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Open Access Research article

Sub-chronic lung inflammation after airway exposures to Bacillus thuringiensis biopesticides in mice

Kenneth K Barfod12, Steen S Poulsen3, Maria Hammer1 and Søren T Larsen1*

Author Affiliations

1 National Research Centre for the Working Environment, Copenhagen, Denmark

2 Statens Serum Institut, Copenhagen Denmark

3 Department of Biomedical Research, The Panum Institute, University of Copenhagen, Copenhagen, Denmark

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BMC Microbiology 2010, 10:233  doi:10.1186/1471-2180-10-233

Published: 3 September 2010

Abstract

Background

The aim of the present study was to assess possible health effects of airway exposures to Bacillus thuringiensis (Bt) based biopesticides in mice. Endpoints were lung inflammation evaluated by presence of inflammatory cells in bronchoalveolar lavage fluid (BALF), clearance of bacteria from the lung lumen and histological alterations of the lungs. Hazard identifications of the biopesticides were carried out using intratracheal (i.t.) instillation, followed by an inhalation study. The two commercial biopesticides used were based on the Bt. subspecies kurstaki and israelensis, respectively. Groups of BALB/c mice were i.t instilled with one bolus (3.5 × 105 or 3.4 × 106 colony forming units (CFU) per mouse) of either biopesticide. Control mice were instilled with sterile water. BALFs were collected and the inflammatory cells were counted and differentiated. The BALFs were also subjected to CFU counts.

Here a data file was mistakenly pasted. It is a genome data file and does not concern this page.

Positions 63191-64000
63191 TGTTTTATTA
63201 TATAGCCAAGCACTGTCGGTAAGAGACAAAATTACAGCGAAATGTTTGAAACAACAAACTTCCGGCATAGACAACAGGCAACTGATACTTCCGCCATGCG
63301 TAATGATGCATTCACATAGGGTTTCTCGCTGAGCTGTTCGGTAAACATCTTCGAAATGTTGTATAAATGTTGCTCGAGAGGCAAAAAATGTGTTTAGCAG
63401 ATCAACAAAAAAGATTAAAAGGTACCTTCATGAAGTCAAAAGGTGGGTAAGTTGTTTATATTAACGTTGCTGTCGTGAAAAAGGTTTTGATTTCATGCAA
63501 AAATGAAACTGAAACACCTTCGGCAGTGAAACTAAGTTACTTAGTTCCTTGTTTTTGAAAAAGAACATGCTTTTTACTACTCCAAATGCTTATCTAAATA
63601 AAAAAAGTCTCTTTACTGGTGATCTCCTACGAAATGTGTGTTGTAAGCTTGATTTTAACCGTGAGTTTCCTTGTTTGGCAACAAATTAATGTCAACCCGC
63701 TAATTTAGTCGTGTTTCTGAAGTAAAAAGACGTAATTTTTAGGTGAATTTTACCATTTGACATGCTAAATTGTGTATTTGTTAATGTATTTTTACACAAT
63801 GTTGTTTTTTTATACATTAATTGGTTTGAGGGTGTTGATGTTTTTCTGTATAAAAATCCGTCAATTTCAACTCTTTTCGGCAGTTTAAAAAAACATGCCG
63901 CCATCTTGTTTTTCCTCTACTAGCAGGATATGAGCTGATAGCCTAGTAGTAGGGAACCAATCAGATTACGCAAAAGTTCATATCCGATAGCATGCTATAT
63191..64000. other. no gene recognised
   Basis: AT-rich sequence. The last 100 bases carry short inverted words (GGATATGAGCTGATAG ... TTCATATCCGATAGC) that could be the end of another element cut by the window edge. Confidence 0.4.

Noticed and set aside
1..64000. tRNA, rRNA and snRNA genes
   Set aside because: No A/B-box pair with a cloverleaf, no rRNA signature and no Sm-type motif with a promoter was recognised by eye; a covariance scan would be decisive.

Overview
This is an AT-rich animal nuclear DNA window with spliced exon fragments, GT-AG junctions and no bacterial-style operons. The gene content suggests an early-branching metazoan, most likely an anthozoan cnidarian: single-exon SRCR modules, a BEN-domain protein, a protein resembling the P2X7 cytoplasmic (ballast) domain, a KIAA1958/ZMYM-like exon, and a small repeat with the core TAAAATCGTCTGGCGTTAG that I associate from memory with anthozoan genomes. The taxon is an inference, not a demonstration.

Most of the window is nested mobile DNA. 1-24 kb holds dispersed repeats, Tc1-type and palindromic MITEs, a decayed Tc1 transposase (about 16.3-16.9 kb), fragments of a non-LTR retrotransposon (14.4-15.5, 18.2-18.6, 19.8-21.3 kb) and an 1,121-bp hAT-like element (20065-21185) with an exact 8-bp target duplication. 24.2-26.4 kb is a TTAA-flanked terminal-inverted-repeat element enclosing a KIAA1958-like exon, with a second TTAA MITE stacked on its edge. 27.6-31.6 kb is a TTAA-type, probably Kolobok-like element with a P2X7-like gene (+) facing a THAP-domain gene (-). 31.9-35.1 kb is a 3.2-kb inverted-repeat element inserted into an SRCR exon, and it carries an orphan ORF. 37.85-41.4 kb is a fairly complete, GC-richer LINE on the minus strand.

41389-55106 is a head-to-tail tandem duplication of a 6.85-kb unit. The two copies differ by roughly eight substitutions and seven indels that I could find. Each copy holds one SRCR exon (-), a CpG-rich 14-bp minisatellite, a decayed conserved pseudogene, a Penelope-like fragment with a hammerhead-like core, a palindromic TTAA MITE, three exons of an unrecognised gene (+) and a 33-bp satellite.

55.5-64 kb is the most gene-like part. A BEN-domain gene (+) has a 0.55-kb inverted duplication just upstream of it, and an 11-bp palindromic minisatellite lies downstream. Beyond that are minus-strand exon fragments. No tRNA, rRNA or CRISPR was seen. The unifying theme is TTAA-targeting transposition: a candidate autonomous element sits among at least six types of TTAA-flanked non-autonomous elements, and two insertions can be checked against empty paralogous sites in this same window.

Results

BALF cytology showed an acute inflammatory response dominated by neutrophils 24 hours after instillation of biopesticide. Four days after instillation, the neutrophil number was normalised and inflammation was dominated by lymphocytes and eosinophils, whereas 70 days after instillation, the inflammation was interstitially located with few inflammatory cells present in the lung lumen.

Half of the instilled mice had remaining CFU recovered from BALF 70 days after exposure. To gain further knowledge with relevance for risk assessment, mice were exposed to aerosols of biopesticide one hour per day for 2 × 5 days. Each mouse received 1.9 × 104 CFU Bt israelensis or 2.3 × 103 CFU Bt kurstaki per exposure. Seventy days after end of the aerosol exposures, 3 out of 17 mice had interstitial lung inflammation. CFU could be recovered from 1 out of 10 mice 70 days after exposure to aerosolised Bt kurstaki. Plethysmography showed that inhalation of Bt aerosol did not induce airway irritation.

Conclusions

Repeated low dose aerosol exposures to commercial Bt based biopesticides can induce sub-chronic lung inflammation in mice, which may be the first step in the development of chronic lung diseases. Inhalation of Bt aerosols does not induce airway irritation, which could explain why workers may be less inclined to use a filter mask during the application process, and are thereby less protected from exposure to Bt spores.